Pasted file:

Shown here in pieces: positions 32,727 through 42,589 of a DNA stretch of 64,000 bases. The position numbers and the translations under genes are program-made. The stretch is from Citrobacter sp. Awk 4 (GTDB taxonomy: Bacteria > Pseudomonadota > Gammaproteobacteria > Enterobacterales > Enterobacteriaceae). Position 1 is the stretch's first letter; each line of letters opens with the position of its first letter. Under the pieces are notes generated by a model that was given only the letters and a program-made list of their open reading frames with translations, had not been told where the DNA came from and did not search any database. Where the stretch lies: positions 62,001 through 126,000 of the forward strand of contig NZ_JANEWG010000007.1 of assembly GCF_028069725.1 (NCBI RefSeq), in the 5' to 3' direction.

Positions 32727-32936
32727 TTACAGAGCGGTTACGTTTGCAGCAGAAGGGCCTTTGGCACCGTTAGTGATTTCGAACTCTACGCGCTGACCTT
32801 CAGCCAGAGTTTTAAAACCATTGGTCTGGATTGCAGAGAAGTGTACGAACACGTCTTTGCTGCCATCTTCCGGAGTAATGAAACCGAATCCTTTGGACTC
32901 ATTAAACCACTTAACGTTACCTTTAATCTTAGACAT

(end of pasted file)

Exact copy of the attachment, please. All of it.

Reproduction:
Shown here in pieces: positions 32,727 through 42,589 of a DNA stretch of 64,000 bases. The position numbers and the translations under genes are program-made. The stretch is from Citrobacter sp. Awk 4 (GTDB taxonomy: Bacteria > Pseudomonadota > Gammaproteobacteria > Enterobacterales > Enterobacteriaceae). Position 1 is the stretch's first letter; each line of letters opens with the position of its first letter. Under the pieces are notes generated by a model that was given only the letters and a program-made list of their open reading frames with translations, had not been told where the DNA came from and did not search any database. Where the stretch lies: positions 62,001 through 126,000 of the forward strand of contig NZ_JANEWG010000007.1 of assembly GCF_028069725.1 (NCBI RefSeq), in the 5' to 3' direction.

Positions 32727-32936
32727 TTACAGAGCGGTTACGTTTGCAGCAGAAGGGCCTTTGGCACCGTTAGTGATTTCGAACTCTACGCGCTGACCTT
32801 CAGCCAGAGTTTTAAAACCATTGGTCTGGATTGCAGAGAAGTGTACGAACACGTCTTTGCTGCCATCTTCCGGAGTAATGAAACCGAATCCTTTGGACTC
32901 ATTAAACCACTTAACGTTACCTTTAATCTTAGACAT